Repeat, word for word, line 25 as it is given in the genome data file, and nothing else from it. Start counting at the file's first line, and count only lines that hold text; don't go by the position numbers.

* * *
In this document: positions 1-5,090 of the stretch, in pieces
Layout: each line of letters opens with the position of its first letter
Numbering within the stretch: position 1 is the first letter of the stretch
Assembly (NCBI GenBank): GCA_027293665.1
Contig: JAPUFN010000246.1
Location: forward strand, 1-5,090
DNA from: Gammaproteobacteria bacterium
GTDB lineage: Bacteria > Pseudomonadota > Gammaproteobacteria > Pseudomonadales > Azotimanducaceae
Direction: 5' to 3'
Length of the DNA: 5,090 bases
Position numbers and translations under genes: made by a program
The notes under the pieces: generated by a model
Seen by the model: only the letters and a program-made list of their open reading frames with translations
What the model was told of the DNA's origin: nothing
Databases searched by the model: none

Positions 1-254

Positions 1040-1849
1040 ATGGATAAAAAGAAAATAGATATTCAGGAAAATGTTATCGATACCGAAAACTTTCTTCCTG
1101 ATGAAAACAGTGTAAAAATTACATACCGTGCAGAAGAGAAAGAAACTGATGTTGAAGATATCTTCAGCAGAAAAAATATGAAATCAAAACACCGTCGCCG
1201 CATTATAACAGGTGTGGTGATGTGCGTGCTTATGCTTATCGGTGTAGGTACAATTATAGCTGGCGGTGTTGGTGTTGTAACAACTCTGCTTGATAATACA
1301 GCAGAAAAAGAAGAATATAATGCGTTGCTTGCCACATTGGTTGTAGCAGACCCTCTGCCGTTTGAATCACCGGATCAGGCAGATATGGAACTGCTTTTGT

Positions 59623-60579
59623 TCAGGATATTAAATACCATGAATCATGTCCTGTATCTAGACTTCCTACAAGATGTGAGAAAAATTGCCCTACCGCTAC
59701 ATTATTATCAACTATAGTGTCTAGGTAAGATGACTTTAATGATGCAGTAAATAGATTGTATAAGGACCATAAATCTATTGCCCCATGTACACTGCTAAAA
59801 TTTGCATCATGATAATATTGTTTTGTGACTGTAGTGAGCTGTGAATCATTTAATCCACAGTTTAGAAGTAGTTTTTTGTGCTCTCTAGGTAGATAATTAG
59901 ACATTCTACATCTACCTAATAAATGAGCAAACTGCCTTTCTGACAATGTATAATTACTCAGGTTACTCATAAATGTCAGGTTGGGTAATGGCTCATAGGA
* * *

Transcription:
59801 TTTGCATCATGATAATATTGTTTTGTGACTGTAGTGAGCTGTGAATCATTTAATCCACAGTTTAGAAGTAGTTTTTTGTGCTCTCTAGGTAGATAATTAG